Last week, we reported that Apple has begun development of the successor to the upcoming OS X Mavericks: OS X 10.10. We reported hearing that the future operating system is internally dubbed “Syrah” (a type of wine), and now we have received evidence of the codename. Above is a screenshot of operating systems available for installation by Apple employees internally. As you can see, “Syrah” is available as an operating system newer than Mavericks and the recently released OS X Mountain Lion 10.8.5…
flat Stories October 7, 2013
flat Stories August 8, 2013
In light of the upcoming launch of iOS 7, designer Stu Crew and other designers have imagined what a version of the OS X operating system with iOS 7 design principles could look like. Crew’s design matches iOS 7 by removing the heavy, metaphoric textures from OS X. The image above showcases a look at a desktop with many of the apps, and you can see how Finder, Calculator, Contacts, and iTunes received inspiration from iOS 7.
With iOS 5, iOS 6 and OS X Lion, OS X Mountain Lion, Apple moved to unify both the feature-sets and user-interfaces of its mobile and desktop operating systems. This fall, due to a leadership change at Apple, iOS and OS X will see different design philosophies. iOS 7 is “flat,” lacks heavy textures, while OS X retains its long-existing silver/metal design, keeps the green felt in Game Center, but drops the leather in Calendar and Contacts.
With integrated experiences and uniformity embedded into Apple’s DNA, it would not be surprising to see OS X look like iOS again in coming years. Below is a full gallery from Crew (in addition to some more mockups from other designers) of what an iOS 7-inspired OS X could look like.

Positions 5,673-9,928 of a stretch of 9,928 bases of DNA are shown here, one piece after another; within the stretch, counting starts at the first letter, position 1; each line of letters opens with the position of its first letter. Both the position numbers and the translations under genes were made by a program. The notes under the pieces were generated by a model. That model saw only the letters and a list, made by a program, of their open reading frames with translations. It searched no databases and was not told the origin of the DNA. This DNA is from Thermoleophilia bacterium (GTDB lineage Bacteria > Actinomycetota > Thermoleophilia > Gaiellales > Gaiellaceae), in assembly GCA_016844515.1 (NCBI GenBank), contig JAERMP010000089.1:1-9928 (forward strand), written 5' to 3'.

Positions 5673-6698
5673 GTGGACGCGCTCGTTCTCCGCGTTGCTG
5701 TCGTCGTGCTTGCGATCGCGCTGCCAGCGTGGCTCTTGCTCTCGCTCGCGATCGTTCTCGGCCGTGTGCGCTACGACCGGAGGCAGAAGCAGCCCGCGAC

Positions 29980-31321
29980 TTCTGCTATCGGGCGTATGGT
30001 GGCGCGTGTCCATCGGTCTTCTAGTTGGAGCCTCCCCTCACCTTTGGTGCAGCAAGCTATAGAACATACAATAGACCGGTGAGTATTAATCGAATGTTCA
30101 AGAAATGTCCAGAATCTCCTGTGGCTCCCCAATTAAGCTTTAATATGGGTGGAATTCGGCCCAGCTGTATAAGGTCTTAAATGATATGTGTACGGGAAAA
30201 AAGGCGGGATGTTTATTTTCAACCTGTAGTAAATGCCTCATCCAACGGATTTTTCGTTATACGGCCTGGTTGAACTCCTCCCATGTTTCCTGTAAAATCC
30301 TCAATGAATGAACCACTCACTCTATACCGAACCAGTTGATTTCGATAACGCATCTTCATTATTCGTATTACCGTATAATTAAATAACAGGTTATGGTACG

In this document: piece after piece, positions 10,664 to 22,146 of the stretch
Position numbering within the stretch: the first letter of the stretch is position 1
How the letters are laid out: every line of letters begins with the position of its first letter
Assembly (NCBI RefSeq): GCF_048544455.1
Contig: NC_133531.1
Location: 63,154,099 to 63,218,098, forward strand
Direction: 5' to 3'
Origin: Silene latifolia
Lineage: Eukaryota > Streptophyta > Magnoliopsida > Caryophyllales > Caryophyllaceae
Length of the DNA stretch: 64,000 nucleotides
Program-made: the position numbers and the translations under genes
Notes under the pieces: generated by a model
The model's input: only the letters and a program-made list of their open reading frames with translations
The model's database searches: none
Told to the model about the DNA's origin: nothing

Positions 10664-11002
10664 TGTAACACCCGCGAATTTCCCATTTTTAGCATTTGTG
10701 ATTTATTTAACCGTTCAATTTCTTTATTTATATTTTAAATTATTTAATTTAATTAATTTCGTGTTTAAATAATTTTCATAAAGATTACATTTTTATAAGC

flat Stories June 11, 2013
A look at the changes to Apple’s new Camera app in iOS 7 [Video]
Just like the rest of iOS 7, Apple completely redesigned the camera app that it ships on all devices. Moving away from metaphors that resemble a real camera, Apple has reworked the interface and added new features, such as camera filters and a new square photo option.
Also noteworthy is the removal of shutter animation, which has been replaced by a stark fade animation when you snap a photo. Rather then describe it any further, take a look at the video above to get an idea of what you’ll see this fall when iOS 7 is released to the public.
flat Stories May 24, 2013
With the grand unveiling of Apple’s next operating system for the iPhone, iPad, and iPod touch approaching, sources have provided detailed descriptions of what users and developers alike could expect from the software’s fresh look.
As we reported in April, Apple Senior Vice President of Industrial Design Jony Ive has been leading a thorough overhaul for iOS 7 that focuses on the look and feel of the iOS device software rather than on several new features.
Sources have described iOS 7 as “black, white, and flat all over.” This refers to the dropping of heavy textures and the addition of several new black and white user interface elements.